The Hang Seng Index, the barometer for the Hong Kong stock market, peaked at an all-time high of 33,154 points on 26 January 2018. Just nine months later, on 11 September, the index hit as low as 26,399. The definition of a “bear market” varies, but a downturn of 20% or more from peak in a broad market index (i.e., the Hang Seng) is the most widely accepted use of the term. Clearly, a lot has changes since those all-time highs from January. Specifically, two words: Trade war. To understand why the broad market index has taken such a beating,…
The Hang Seng Index, the barometer for the Hong Kong stock market, peaked at an all-time high of 33,154 points on 26 January 2018. Just nine months later, on 11 September, the index hit as low as 26,399.
The definition of a “bear market” varies, but a downturn of 20% or more from peak in a broad market index (i.e., the Hang Seng) is the most widely accepted use of the term.
Clearly, a lot has changes since those all-time highs from January.
Specifically, two words: Trade war.
To understand why the broad market index has taken such a beating, it’s important to note that the majority of constituent stocks of the Hang Seng Index are China-based companies or companies with major streams of revenues from China after the sovereign turnover in 1997.
Thus, even though the Hang Seng Index is synonymous with the Hong Kong market, it’s more or less a reflection on the health of the Chinese economy. And the Chinese economy has been mired in a very public trade war with the world’s largest economy.
China’s trade surplus with the U.S. was US$375 billion in 2017. It continues to rise, hitting US$31 billion last month. This has not set well with U.S. President Donald Trump, who has launched an all-out trade war with China by threatening to impose 10% to 25% tariffs on all Chinese imports, which total US$500 billion.
Theoretically, the country with a trade surplus is hurt more during a trade war—which is why the Hang Seng Index fell far more than S&P 500, the most representative broad market index in the U.S. The S&P 500 is actually up about 8% in 2018.
The China growth story
The growth of GDP in China is driven by three forces:
- Capital Investment
Simply put, the fall in exports due to the trade war may not be fully replenished by consumptions and capital investment. The shrinking trade surplus puts devaluation pressure on China’s currency, the renminbi or yuan. The yuan has depreciated almost 10% since June. While the Hong Kong Dollar is pegged to the U.S. Dollar, the downward pressure on the yuan will translate to lower earnings for most Hong Kong-listed companies.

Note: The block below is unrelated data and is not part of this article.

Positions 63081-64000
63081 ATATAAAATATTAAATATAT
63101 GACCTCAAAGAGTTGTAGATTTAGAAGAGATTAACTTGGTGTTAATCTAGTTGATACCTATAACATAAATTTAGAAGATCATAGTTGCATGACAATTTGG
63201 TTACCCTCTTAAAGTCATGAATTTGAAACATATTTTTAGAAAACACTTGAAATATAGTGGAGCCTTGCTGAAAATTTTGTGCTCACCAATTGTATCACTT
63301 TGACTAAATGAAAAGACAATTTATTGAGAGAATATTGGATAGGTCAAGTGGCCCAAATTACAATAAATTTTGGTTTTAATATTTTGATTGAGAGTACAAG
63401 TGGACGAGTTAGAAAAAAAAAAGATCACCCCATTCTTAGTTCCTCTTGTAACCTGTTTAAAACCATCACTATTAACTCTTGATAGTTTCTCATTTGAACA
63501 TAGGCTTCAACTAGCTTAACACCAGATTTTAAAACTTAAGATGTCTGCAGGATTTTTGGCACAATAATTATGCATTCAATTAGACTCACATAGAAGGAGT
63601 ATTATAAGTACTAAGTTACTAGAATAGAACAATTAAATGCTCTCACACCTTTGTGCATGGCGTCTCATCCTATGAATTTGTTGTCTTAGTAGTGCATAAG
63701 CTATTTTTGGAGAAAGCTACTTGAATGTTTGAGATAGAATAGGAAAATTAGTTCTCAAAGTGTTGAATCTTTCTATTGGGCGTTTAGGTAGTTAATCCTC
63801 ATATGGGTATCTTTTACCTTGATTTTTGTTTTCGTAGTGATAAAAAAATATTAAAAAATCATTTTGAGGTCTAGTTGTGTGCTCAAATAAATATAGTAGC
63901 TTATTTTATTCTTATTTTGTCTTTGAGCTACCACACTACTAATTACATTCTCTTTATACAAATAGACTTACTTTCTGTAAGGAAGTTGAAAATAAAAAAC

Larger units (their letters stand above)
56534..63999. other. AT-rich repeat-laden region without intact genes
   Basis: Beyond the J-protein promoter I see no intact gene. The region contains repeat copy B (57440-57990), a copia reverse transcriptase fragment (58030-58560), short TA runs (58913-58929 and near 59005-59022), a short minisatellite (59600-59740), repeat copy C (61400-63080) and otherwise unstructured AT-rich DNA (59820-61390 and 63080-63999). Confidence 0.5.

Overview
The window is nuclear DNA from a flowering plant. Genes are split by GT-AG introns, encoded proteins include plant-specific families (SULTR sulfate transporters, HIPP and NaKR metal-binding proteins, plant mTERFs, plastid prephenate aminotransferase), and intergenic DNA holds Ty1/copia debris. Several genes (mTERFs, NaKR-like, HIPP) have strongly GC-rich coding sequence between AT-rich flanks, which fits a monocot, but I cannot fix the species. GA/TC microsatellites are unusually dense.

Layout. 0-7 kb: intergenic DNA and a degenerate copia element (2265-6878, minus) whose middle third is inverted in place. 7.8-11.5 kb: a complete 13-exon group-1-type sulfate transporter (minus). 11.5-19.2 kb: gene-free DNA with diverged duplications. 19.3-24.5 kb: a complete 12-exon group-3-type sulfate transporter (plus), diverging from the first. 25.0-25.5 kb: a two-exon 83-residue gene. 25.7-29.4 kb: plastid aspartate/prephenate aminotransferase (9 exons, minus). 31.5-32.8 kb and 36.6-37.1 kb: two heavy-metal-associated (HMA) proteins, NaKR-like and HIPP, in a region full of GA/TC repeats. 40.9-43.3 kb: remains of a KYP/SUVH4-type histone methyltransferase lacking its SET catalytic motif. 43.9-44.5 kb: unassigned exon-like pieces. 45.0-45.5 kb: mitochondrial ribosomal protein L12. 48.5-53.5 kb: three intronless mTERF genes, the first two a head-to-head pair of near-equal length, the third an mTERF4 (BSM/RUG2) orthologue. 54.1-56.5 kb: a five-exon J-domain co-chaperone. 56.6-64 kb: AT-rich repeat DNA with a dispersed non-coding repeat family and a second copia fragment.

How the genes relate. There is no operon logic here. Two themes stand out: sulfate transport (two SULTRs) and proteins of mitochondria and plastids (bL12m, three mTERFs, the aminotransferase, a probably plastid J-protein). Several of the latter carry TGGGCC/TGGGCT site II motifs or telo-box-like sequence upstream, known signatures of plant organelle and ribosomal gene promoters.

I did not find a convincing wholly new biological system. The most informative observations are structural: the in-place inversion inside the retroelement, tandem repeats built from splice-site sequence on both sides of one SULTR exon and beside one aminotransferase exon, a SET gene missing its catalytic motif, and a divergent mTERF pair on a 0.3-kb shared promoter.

Over the past decade, China’s credit boom has been the key factor driving GDP growth. The total debt-to-GDP grew from 141% in 2008 to 260% in 2017. In late 2017, former China Central Bank Governor Zhou Xiaochuan warned that China may risk a “Minsky Moment”—the dramatic fall of asset prices after a prolonged rise. The trade war could be a triggering factor on its asset bubbles—particularly the real estate bubble.
As a good broad market leading indicator, the falling Hang Seng Index reverberates the anxiety of this slowdown in China’s economy.
A short history of bear markets in Hong Kong
As unsettling as they may feel, bear markets are a fact of life for investors.
In Hong Kong, bear markets have hit investors on a regular basis over the past 30 years. Looking at past bear markets from the rearview mirror, you may get a sense for what the next one will look like.
From the chart below, you can see that most bear markets last for 12 months or less. The lone exception was in 2000, when Hong Kong was in a prolonged period of deflation after the burst of a real estate bubble. Given the “high beta” nature of the Hang Seng Index relative to other global stock indexes, the percentage loss was scary: Losses ranged from -45% to -67%.
|Peak Time||Hang Seng Index Price||Subsequent Crash||Percentage Loss||Duration Peak-to-Trough|
Source: Author’s calculations.
Surviving a bear market
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Disclosure: Hayes Chan, CFA, is The Motley Fool Hong Kong’s investment analyst. He’s been investing in Hong Kong stocks since 1999 and has seen his fair share of bear markets. Motley Fool Hong Kong is not licensed by the Hong Kong Securities and Futures Commission to carry out any regulated activities under the Securities and Futures Ordinance. Follow The Motley Fool Hong Kong on Twitter.